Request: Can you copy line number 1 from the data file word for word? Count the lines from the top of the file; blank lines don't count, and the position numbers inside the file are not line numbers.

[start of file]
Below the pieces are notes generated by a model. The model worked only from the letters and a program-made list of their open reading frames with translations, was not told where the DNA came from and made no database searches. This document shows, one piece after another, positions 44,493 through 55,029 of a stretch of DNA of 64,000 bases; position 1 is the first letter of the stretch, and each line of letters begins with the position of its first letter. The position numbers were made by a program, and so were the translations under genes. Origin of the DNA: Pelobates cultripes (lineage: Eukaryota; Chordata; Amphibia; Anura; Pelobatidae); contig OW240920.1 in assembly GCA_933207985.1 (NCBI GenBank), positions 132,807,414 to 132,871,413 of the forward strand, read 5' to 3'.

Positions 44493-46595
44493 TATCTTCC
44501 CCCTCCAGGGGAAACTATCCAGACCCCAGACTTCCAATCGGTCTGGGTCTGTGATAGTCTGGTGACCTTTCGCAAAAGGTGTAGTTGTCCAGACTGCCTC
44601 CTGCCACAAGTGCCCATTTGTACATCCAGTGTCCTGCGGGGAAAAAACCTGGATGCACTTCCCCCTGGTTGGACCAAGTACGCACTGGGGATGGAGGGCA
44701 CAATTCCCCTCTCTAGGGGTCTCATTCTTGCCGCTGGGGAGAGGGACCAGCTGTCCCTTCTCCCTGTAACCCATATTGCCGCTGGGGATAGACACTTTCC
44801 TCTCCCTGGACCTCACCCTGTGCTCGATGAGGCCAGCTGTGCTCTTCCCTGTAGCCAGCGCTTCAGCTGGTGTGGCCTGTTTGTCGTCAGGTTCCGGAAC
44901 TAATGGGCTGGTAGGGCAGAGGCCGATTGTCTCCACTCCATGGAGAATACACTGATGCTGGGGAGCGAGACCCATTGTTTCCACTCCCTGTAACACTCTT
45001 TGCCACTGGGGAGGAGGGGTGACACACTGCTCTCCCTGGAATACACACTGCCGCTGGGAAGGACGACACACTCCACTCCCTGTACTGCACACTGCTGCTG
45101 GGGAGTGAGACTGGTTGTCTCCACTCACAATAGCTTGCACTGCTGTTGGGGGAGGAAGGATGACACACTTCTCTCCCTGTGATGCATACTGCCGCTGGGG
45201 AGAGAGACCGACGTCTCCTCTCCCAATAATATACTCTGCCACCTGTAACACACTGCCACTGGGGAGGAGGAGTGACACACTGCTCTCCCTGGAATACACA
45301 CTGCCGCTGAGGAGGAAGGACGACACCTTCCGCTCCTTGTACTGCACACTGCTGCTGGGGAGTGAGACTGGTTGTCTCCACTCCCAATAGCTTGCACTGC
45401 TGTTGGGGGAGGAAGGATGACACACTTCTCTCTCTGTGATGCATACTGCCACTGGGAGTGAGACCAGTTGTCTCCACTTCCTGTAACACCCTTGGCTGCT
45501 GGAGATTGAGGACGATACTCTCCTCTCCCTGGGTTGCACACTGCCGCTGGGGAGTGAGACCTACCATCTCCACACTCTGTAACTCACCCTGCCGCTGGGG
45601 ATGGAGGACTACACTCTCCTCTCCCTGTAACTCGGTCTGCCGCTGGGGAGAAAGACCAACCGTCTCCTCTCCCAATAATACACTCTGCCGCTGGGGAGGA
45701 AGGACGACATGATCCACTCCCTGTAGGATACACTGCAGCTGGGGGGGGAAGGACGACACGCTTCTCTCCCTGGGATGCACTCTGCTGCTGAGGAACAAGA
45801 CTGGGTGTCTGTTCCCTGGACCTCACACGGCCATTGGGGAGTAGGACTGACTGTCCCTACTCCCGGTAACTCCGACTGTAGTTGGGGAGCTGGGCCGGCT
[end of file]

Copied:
Below the pieces are notes generated by a model. The model worked only from the letters and a program-made list of their open reading frames with translations, was not told where the DNA came from and made no database searches. This document shows, one piece after another, positions 44,493 through 55,029 of a stretch of DNA of 64,000 bases; position 1 is the first letter of the stretch, and each line of letters begins with the position of its first letter. The position numbers were made by a program, and so were the translations under genes. Origin of the DNA: Pelobates cultripes (lineage: Eukaryota; Chordata; Amphibia; Anura; Pelobatidae); contig OW240920.1 in assembly GCA_933207985.1 (NCBI GenBank), positions 132,807,414 to 132,871,413 of the forward strand, read 5' to 3'.